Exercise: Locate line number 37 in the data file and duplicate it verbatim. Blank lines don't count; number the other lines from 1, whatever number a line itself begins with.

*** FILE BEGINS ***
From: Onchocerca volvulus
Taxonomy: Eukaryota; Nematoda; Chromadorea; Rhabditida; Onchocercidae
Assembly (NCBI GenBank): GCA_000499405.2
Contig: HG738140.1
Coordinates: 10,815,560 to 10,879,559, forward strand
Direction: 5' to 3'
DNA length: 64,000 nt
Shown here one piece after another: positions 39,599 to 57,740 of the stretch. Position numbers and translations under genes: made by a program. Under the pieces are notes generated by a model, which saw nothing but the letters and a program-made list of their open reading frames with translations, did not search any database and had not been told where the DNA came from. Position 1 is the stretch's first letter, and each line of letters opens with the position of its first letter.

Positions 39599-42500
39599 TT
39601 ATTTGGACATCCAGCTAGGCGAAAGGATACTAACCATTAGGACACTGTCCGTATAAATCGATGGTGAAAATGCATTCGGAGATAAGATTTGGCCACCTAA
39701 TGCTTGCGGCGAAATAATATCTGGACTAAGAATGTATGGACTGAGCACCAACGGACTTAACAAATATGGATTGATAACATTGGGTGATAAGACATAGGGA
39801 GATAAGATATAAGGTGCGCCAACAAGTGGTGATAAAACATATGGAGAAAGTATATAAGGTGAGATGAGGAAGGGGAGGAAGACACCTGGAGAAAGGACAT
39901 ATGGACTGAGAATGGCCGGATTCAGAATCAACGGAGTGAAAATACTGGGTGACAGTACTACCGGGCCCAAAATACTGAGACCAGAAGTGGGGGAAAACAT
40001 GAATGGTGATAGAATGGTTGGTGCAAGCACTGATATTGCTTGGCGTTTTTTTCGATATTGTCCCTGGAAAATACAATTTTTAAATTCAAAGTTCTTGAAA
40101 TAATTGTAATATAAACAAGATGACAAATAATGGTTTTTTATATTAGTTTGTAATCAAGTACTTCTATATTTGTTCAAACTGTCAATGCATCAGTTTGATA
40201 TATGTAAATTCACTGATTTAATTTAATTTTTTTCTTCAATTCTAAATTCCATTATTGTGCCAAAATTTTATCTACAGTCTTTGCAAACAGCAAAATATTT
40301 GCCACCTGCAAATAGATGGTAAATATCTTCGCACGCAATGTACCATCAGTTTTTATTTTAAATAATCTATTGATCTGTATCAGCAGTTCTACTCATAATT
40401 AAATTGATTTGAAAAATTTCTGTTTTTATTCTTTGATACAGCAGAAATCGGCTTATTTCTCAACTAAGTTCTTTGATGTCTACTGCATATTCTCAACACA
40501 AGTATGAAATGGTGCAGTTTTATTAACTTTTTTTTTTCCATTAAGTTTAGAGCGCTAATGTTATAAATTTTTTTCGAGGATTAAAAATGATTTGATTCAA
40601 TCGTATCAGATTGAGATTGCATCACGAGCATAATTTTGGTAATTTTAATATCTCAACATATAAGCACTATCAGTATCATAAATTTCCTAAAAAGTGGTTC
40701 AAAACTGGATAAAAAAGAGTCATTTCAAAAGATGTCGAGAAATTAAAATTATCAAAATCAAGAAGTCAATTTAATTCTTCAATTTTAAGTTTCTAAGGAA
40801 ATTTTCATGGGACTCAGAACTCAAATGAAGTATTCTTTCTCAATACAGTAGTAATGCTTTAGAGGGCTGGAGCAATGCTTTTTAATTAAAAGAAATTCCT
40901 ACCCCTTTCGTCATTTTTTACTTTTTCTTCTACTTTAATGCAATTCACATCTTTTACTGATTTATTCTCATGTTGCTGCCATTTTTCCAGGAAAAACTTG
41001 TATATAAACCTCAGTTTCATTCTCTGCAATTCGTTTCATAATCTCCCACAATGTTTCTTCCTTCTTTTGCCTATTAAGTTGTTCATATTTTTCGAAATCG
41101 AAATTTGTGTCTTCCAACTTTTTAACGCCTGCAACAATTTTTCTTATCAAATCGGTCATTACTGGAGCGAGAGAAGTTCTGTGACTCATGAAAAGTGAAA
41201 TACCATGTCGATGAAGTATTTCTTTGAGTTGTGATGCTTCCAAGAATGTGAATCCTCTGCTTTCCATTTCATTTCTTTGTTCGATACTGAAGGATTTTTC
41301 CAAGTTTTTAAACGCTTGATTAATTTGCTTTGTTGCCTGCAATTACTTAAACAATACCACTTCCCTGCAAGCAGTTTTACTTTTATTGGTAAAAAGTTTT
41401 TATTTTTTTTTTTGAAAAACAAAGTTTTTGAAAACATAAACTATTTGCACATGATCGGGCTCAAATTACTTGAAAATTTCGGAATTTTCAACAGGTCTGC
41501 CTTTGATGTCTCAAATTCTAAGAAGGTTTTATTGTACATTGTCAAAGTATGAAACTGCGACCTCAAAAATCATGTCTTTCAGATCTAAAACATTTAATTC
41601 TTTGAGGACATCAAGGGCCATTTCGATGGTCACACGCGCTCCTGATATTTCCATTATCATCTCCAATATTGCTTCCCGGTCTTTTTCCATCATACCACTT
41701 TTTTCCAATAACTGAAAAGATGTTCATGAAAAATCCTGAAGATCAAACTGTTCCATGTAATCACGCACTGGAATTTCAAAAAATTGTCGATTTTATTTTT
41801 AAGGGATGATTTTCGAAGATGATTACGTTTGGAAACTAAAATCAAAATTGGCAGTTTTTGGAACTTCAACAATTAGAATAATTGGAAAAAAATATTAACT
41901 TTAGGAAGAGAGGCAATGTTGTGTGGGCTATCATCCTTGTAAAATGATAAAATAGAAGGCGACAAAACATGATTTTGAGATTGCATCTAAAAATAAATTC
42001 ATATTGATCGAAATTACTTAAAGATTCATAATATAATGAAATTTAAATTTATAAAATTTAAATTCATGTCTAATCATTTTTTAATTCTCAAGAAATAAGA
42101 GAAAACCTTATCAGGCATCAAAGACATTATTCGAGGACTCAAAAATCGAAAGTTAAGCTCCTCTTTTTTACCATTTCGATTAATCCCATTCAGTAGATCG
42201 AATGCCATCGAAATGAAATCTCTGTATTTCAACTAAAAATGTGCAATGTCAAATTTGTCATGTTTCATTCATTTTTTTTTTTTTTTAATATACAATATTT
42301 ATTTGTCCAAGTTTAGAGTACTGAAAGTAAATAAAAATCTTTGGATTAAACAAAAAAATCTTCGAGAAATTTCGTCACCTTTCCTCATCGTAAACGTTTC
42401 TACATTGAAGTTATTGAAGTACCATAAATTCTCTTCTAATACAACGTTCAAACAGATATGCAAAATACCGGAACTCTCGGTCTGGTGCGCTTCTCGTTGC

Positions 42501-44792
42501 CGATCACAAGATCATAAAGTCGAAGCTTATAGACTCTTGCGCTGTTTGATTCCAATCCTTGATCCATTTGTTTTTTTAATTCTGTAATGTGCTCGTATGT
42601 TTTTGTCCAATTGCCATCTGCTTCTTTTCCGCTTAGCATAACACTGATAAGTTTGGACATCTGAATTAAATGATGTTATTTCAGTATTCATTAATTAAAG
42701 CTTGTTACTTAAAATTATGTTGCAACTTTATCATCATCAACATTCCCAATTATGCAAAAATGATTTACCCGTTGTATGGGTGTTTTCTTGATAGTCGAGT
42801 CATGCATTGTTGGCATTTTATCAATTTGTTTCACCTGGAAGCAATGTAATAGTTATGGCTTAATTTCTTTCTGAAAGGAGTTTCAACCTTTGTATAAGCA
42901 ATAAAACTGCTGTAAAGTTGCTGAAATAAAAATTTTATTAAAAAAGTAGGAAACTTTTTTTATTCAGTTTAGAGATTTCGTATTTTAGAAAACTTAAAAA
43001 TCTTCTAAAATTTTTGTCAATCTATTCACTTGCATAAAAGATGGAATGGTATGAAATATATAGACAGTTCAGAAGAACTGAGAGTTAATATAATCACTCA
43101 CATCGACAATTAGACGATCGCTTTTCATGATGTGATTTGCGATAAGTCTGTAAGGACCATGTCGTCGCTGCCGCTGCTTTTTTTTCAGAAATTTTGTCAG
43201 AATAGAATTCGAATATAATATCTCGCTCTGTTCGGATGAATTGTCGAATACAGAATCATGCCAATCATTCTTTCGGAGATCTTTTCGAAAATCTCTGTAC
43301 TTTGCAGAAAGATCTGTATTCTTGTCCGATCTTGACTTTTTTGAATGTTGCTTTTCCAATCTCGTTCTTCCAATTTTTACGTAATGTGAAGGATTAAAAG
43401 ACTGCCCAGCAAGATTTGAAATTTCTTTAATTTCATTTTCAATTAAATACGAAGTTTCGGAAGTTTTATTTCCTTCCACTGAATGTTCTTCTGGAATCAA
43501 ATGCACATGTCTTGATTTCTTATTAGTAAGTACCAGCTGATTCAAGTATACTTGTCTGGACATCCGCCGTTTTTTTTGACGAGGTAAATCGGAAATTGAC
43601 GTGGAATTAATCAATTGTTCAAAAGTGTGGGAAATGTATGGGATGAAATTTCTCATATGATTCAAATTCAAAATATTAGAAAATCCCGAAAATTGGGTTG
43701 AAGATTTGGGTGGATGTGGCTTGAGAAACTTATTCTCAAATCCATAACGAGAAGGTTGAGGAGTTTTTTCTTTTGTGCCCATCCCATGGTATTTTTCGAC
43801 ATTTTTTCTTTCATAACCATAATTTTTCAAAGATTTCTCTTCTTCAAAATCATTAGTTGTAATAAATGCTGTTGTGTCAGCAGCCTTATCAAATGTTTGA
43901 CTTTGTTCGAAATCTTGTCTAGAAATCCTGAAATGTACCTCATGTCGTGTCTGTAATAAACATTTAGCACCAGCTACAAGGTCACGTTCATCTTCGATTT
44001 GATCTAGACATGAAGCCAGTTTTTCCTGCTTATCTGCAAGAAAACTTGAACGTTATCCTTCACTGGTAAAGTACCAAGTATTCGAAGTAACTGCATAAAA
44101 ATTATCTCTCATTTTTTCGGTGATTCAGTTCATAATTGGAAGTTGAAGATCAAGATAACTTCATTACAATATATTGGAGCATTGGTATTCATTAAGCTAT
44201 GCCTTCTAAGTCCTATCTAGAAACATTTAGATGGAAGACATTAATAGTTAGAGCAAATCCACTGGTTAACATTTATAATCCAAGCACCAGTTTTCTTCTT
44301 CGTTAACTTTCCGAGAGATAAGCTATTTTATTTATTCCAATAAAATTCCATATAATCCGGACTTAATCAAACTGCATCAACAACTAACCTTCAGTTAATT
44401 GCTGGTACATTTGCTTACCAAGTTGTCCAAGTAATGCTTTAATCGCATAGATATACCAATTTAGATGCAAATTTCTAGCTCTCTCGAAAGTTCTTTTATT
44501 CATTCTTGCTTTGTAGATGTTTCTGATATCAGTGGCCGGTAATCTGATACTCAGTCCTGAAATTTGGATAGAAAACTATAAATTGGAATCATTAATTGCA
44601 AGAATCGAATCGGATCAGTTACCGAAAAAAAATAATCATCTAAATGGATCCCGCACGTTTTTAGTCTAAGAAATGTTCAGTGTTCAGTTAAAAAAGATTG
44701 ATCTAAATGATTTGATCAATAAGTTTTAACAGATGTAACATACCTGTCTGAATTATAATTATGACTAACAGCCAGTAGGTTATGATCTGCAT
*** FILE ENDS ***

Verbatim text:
42201 AATGCCATCGAAATGAAATCTCTGTATTTCAACTAAAAATGTGCAATGTCAAATTTGTCATGTTTCATTCATTTTTTTTTTTTTTTAATATACAATATTT